Google Reportedly Diving Into Mobile Payment Space

It took a really long time to get popular here in the United States, but mobile payments are finally starting to take off. Other nations, particularly in Asia, have been using similar techniques for years to pay for groceries and subway rides, but near-field communication (NFC) has taken a great deal of time to mature here.

Now, Google is obviously looking to get into the game. The Google-powered Nexus S is one of the first smartphones in the States to have an embedded NFC chip, and this week The Wall Street Journal is reporting that the company will be joining Citi Group and MasterCard in order to "embed technology in Android mobile devices that would allow consumers to make purchases by waving their smartphones in front of a small reader at the checkout counter."

As with most everything that Google does, customer data and advertising is involved. The project would theoretically enable Google to provide retailers with data about customers and help them target advertising towards them, and this should be profitable given that Google won't be getting a cut of each transaction. Things are reportedly in their early stages right now, but if put into motion, Citi Group cardholders would be able to "pay for purchases by activating a mobile-payment application developed for one current model and many coming models of Android phones." We suspect the term "e-wallet" will become increasingly popular.

Phone owners would also be able to receive target ads or discounts, and from there, Google will sell that to local merchants. The project will also involve VeriFone Systems, and if Google gets their feet wet, it's conceivable to think that NFC will truly take off shortly after. Would you be interested in investing in a phone that can make payments, and moreover, be interested in receiving targeted ads in exchange for discounts? 
Tags:  Google, NFC, payment
rapid1 3 years ago

This I am very interested in, plus I have a greater reason to get a new smart phone. I have been trying to figure out if anything but the Nexus S has it built in. I spoke with Sprint on this with the EVO 3D yesterday and have been trying to find it from HTC as well. The Nexus S is supposed to have it by default with Master card and another CC provider. Now I am talking about being to accept credit cards. I have found out though that with a couple of services you can get the attachment slider for credit card reads. One of them is even free, and they get paid per transaction (not to mention the charge is minimal) and they send you the smart phone attachment to.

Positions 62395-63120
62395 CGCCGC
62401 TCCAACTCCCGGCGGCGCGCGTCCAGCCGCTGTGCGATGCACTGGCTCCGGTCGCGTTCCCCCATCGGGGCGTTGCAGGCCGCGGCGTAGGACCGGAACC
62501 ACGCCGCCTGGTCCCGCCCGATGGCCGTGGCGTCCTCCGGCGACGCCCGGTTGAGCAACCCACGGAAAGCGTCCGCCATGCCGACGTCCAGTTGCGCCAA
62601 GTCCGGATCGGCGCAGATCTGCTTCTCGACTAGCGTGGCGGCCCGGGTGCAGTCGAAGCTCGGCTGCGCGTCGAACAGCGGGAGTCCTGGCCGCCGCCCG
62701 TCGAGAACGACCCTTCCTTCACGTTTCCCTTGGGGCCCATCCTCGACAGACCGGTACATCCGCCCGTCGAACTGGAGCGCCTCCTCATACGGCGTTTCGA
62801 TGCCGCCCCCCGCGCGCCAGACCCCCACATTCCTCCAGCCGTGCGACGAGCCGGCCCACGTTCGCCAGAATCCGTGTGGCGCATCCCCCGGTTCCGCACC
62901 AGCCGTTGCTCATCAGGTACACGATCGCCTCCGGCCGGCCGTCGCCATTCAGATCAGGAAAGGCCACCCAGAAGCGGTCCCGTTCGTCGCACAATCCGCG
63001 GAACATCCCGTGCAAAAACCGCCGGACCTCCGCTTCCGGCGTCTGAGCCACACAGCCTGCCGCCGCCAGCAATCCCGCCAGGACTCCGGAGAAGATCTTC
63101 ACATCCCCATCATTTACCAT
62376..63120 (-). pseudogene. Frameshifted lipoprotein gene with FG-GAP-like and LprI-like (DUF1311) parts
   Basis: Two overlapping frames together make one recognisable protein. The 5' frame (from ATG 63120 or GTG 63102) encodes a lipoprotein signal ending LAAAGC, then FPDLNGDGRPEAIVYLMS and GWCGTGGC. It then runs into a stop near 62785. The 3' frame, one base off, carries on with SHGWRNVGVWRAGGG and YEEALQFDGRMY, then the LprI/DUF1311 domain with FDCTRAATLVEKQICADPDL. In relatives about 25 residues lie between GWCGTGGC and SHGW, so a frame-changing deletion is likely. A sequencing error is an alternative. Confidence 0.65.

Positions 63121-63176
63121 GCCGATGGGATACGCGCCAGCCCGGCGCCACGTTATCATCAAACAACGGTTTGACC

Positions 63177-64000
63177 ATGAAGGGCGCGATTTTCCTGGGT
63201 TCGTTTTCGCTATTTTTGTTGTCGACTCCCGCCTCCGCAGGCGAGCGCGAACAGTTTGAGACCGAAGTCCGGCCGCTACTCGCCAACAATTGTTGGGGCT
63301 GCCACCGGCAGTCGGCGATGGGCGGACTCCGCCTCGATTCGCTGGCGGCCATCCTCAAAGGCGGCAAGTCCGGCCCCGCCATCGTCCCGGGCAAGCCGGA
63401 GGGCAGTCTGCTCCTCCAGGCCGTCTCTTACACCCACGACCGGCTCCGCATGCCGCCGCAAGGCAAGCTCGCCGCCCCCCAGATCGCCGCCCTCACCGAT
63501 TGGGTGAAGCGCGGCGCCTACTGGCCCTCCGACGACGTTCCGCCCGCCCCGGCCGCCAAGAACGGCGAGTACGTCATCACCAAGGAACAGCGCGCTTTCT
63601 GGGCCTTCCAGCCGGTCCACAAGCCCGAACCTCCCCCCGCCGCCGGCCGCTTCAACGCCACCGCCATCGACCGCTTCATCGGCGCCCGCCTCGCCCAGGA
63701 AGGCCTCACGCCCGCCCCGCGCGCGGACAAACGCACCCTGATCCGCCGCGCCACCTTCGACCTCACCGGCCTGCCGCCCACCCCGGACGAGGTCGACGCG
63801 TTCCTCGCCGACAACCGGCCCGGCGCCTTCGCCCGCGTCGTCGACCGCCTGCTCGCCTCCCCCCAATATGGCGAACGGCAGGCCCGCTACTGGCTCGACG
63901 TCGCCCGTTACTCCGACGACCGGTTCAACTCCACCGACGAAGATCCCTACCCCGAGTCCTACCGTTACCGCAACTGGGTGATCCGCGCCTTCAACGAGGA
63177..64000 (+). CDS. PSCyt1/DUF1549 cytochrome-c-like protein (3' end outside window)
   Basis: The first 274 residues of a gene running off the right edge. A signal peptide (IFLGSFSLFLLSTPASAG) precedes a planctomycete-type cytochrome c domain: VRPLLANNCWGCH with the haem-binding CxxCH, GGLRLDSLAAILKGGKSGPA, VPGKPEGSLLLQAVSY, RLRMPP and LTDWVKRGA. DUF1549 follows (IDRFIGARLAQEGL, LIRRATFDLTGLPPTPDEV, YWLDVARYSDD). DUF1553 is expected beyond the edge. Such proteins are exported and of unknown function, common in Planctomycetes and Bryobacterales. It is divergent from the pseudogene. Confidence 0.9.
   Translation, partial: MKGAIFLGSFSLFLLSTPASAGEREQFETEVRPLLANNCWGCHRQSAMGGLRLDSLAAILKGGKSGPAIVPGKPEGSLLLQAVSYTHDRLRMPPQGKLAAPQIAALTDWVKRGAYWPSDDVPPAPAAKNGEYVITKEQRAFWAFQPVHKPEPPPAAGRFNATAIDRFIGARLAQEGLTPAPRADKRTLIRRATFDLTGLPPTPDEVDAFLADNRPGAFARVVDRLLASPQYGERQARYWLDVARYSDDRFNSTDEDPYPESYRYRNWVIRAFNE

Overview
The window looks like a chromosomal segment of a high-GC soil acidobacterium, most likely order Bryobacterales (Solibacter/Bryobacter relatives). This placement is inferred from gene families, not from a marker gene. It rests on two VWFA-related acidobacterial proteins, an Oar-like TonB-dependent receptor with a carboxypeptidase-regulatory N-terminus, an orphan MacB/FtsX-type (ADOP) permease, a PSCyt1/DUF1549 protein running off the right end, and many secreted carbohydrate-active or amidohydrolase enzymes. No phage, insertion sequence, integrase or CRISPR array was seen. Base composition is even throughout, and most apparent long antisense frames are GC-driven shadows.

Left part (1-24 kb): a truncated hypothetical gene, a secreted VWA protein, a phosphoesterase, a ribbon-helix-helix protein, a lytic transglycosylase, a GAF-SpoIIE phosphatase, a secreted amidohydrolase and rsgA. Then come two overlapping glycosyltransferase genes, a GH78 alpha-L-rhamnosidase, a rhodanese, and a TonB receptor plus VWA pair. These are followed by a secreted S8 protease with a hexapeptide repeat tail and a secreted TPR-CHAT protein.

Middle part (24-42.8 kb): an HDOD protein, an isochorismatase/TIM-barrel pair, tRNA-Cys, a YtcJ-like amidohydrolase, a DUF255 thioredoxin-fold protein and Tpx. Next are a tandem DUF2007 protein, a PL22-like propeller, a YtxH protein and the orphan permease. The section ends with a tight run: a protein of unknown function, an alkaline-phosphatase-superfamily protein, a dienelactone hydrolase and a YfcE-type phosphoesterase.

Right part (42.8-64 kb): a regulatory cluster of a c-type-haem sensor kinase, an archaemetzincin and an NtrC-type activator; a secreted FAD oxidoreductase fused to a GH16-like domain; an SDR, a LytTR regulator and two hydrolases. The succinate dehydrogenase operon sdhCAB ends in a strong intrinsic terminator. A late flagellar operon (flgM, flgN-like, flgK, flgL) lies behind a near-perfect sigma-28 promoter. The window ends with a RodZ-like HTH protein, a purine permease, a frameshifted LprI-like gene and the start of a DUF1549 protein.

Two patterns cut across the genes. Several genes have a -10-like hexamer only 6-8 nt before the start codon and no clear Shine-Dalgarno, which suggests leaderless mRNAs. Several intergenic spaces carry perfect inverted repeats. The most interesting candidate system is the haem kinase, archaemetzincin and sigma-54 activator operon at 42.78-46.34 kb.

The main focus of this article from what I get is being able to make payments with it. While my first paragraph is about my interest in receiving payments at the start up I am trying to get off the ground right now, I think the ability to pay with it will be huge. We all carry a cell or smart phone all the time any way. So this added functionality is great from a use as well as a selling point. The fact that I personally use my debit card for almost everything amp's that up as well.

I think this is going to be the new default before long personally. I have also heard a lot of comments about security on this. Where I can see the point these units transmit only when told to do so and when within a range of 4 centimeters. I think a thief for something like this would have to be exceptionally determined to begin with to get within 4 centimeters of my equipment. which is of course directly on my body and to get me to authorize it.

I have also heard as a comment from people regarding the security of this that it would be easier to hack a corporate banking database than to perform said theft from one of these units. They authorize in a singular fashion per transaction and ask for confirmation as well before transaction completion.

I have also been looking at who directly to invest in with this as I think it is going to be the new default as well as the reason more will start using smart phones.

inspector 3 years ago

Real interested, it would be handy to have. People can forget wallets at home but a phone won't leave their side :P

HHGrrl 3 years ago

Security is definitely something I'd think about, but with big name credit card companies behind it, I would *think* they would get a pretty good system figured out before pushing it to consumers. After all, it would not be in the credit card companies' best interest to support something like this if it were prone to fraud.

It would definitely be handy having the ability to pay from my cell and not worry about carrying my purse all the time.

Der Meister 3 years ago

I never store any accounts or bank stuff on my phone. While I check my accounts I have to input a username and password every time. Mostly for security with a mobile device. 

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